Some 522,000 migrants have made the dangerous crossing across the Mediterranean so far this year, the International Organization for Migration (IOM) reported Tuesday in Geneva.
More than 388,000 of them went by boat from Turkey to Greece, while 131,000 ventured from Northern Africa to Italy.
Smaller numbers have arrived in Spain and Malta.
“Even if arrivals are still increasing, it is necessary to emphasize that this is not an emergency in terms of numbers,” IOM director general William Lacy Swing said in New York, pointing to the 4 million Syrian refugees being hosted by Middle Eastern countries and Turkey.
Europe should create legal channels for migrants so that they do not have to turn to people smugglers and their boats, he said.
Nearly 2,900 people have died this year trying to cross the Mediterranean, according to IOM.
An estimated 1,151 migrants were pulled from boats off the coast of Libya on Monday in 11 rescue operations by Italian authorities, according to Ansa news agency.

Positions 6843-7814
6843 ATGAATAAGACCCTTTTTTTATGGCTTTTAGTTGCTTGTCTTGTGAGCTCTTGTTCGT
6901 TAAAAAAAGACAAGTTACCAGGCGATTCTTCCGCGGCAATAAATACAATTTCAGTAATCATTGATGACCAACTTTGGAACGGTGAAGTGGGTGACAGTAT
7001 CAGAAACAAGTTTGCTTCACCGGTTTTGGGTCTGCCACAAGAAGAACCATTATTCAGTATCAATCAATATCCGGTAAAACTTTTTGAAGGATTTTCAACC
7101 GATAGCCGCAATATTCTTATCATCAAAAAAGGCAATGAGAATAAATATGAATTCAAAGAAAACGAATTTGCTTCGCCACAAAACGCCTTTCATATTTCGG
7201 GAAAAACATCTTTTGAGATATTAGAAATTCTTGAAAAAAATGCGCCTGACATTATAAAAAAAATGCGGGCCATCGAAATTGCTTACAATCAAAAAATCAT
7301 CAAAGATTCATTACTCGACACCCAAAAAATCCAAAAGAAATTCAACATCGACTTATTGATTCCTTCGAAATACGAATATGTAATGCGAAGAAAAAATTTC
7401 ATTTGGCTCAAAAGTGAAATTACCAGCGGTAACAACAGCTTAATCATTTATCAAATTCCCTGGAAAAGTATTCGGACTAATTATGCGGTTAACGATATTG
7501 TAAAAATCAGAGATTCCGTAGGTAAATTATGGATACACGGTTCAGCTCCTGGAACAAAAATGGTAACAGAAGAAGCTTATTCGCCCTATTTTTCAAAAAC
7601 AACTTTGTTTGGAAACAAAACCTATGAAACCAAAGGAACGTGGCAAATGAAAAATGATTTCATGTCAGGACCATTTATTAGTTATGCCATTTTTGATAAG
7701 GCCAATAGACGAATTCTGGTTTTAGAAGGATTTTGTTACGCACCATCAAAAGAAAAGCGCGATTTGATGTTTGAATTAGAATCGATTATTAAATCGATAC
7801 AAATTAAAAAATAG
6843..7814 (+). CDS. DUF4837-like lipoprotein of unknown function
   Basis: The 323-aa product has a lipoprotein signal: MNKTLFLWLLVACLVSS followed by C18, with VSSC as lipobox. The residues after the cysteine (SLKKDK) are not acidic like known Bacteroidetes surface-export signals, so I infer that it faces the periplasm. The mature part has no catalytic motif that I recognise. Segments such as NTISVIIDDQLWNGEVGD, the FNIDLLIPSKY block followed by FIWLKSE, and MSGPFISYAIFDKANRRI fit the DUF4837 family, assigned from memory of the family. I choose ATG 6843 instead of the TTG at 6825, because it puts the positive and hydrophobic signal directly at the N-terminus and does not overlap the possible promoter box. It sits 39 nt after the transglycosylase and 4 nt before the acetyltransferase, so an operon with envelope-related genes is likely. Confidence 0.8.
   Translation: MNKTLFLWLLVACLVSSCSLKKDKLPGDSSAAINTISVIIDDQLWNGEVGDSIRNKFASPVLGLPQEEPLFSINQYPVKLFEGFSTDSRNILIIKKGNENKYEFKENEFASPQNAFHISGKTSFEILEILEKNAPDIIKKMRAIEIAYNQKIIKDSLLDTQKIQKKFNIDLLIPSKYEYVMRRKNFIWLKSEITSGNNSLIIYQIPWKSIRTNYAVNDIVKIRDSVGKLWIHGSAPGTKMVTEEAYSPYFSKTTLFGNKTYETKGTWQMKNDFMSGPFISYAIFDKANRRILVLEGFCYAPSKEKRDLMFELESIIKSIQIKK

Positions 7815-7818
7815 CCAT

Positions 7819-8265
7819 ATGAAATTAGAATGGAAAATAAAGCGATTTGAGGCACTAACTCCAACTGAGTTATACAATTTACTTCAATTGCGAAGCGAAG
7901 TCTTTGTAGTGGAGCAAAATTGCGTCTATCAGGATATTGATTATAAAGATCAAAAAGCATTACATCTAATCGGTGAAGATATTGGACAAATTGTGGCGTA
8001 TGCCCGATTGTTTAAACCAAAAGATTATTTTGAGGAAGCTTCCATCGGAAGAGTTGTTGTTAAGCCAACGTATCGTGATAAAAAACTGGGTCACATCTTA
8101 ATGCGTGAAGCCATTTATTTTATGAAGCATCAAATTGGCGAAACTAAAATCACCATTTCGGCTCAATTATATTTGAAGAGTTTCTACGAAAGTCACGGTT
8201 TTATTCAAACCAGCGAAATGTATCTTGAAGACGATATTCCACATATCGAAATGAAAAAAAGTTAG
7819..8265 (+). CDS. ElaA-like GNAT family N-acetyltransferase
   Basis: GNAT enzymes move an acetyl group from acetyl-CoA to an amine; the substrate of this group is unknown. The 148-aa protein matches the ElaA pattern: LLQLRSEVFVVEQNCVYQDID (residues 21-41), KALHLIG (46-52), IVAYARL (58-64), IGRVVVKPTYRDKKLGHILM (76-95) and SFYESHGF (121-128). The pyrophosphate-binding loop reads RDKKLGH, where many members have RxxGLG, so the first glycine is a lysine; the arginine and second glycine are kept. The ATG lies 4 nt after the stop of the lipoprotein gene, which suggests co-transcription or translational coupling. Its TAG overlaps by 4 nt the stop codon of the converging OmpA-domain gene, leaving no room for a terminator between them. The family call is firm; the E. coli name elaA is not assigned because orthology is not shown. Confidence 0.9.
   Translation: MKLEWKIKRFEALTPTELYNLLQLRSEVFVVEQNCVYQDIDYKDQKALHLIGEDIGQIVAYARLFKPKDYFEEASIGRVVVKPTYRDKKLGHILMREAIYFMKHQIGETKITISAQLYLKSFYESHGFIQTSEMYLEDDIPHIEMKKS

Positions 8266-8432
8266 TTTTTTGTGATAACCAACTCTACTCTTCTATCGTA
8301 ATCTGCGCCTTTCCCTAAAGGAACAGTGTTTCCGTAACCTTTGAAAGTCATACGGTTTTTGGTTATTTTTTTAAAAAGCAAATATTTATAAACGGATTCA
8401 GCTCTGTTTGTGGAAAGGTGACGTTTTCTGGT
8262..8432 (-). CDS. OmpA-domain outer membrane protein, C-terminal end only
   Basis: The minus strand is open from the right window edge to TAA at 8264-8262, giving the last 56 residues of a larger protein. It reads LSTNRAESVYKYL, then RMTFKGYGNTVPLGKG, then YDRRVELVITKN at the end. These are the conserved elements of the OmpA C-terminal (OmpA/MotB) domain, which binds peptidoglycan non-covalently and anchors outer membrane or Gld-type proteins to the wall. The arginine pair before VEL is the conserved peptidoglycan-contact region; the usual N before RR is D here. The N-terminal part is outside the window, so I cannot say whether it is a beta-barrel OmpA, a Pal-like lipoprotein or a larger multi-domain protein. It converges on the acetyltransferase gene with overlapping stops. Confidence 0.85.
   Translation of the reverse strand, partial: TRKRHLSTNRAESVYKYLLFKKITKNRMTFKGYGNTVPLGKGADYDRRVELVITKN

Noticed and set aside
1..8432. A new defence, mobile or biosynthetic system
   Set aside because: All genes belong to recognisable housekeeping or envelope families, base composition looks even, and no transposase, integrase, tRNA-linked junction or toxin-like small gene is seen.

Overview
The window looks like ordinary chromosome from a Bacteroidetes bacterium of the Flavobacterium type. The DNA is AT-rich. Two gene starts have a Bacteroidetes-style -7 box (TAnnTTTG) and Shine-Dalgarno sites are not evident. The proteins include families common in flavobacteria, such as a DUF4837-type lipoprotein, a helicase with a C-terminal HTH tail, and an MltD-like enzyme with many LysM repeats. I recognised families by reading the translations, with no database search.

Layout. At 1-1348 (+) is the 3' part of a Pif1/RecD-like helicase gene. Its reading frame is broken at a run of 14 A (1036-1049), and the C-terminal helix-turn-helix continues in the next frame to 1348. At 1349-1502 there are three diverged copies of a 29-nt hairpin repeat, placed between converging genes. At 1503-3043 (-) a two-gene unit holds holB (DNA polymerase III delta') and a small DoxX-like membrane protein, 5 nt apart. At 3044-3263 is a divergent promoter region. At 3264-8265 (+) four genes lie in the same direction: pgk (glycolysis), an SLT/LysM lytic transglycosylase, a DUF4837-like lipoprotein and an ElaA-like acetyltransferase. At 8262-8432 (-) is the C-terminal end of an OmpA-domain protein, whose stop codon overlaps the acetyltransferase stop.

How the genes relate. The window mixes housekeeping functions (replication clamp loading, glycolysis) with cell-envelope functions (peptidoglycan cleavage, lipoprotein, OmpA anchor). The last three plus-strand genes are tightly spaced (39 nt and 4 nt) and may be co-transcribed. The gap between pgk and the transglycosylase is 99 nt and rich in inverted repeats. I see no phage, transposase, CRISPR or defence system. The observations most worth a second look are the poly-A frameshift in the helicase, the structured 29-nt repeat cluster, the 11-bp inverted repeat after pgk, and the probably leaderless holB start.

The migrants were transported to the Italian ports of Lampedusa and Pozzallo.
On Monday, the European Council announced the second phase of the EU operation to tackle the surging numbers of migrants crossing the Mediterranean, and renamed it Operation Sophia.
From October 7, officers “will be able to board, search, seize and divert vessels suspected of being used for human smuggling” in international waters, it said.
The first phase focussed on dealing with the influx of migrants, and only allowed voluntary boarding of vessels.
The second stage, which aims to reduce the capacities of people smugglers, was approved in mid-September but was held up while contributing states mustered the resources.
The operation was renamed Sophia from EUNAVFOR, after a baby girl born to a Somali migrant during a rescue by a German vessel.
Most of the migrants arriving in Greece are making their way to neighbouring Macedonia, across the Balkans, and on to Austria and Germany.
Three quarters of the 103,000 arrivals who have been registered in Macedonia since June were from Syria. A tenth was from Afghanistan, according to IOM.
Further west in France, authorities told broadcaster iTele that a 20-year-old migrant from Iraq was found dead in a truck near the port of Calais.
The city is one of the main crossing points for migrants and refugees trying to reach Britain. Twelve people are estimated to have died trying to cross the English Channel this summer.